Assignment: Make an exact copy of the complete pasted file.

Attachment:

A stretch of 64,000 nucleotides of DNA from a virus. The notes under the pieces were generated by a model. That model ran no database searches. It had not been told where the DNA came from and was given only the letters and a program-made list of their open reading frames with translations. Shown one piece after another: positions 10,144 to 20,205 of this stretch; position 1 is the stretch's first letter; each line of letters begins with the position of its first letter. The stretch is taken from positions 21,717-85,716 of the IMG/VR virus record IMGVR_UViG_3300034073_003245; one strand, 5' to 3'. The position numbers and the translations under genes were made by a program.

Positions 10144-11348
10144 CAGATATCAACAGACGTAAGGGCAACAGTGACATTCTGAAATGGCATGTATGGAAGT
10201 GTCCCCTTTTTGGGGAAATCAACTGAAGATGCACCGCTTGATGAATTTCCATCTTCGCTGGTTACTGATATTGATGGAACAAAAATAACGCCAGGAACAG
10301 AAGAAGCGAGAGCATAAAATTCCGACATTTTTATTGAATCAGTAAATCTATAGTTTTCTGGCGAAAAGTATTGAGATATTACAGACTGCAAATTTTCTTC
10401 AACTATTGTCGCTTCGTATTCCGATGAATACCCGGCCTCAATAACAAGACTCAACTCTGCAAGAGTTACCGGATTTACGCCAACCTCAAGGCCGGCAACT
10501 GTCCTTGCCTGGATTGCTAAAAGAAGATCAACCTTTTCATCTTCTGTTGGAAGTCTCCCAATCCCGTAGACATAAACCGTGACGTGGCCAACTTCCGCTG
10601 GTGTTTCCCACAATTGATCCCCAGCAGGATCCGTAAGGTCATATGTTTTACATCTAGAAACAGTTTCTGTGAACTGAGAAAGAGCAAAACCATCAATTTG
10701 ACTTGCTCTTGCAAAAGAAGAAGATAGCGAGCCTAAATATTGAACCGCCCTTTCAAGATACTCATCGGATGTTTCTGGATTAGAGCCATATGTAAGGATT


A stretch of 64,000 nucleotides of DNA from a virus. The notes under the pieces were generated by a model. That model ran no database searches. It had not been told where the DNA came from and was given only the letters and a program-made list of their open reading frames with translations. Shown one piece after another: positions 10,144 to 20,205 of this stretch; position 1 is the stretch's first letter; each line of letters begins with the position of its first letter. The stretch is taken from positions 21,717-85,716 of the IMG/VR virus record IMGVR_UViG_3300034073_003245; one strand, 5' to 3'. The position numbers and the translations under genes were made by a program.

Positions 10144-11348
10144 CAGATATCAACAGACGTAAGGGCAACAGTGACATTCTGAAATGGCATGTATGGAAGT
10201 GTCCCCTTTTTGGGGAAATCAACTGAAGATGCACCGCTTGATGAATTTCCATCTTCGCTGGTTACTGATATTGATGGAACAAAAATAACGCCAGGAACAG
10301 AAGAAGCGAGAGCATAAAATTCCGACATTTTTATTGAATCAGTAAATCTATAGTTTTCTGGCGAAAAGTATTGAGATATTACAGACTGCAAATTTTCTTC
10401 AACTATTGTCGCTTCGTATTCCGATGAATACCCGGCCTCAATAACAAGACTCAACTCTGCAAGAGTTACCGGATTTACGCCAACCTCAAGGCCGGCAACT
10501 GTCCTTGCCTGGATTGCTAAAAGAAGATCAACCTTTTCATCTTCTGTTGGAAGTCTCCCAATCCCGTAGACATAAACCGTGACGTGGCCAACTTCCGCTG
10601 GTGTTTCCCACAATTGATCCCCAGCAGGATCCGTAAGGTCATATGTTTTACATCTAGAAACAGTTTCTGTGAACTGAGAAAGAGCAAAACCATCAATTTG
10701 ACTTGCTCTTGCAAAAGAAGAAGATAGCGAGCCTAAATATTGAACCGCCCTTTCAAGATACTCATCGGATGTTTCTGGATTAGAGCCATATGTAAGGATT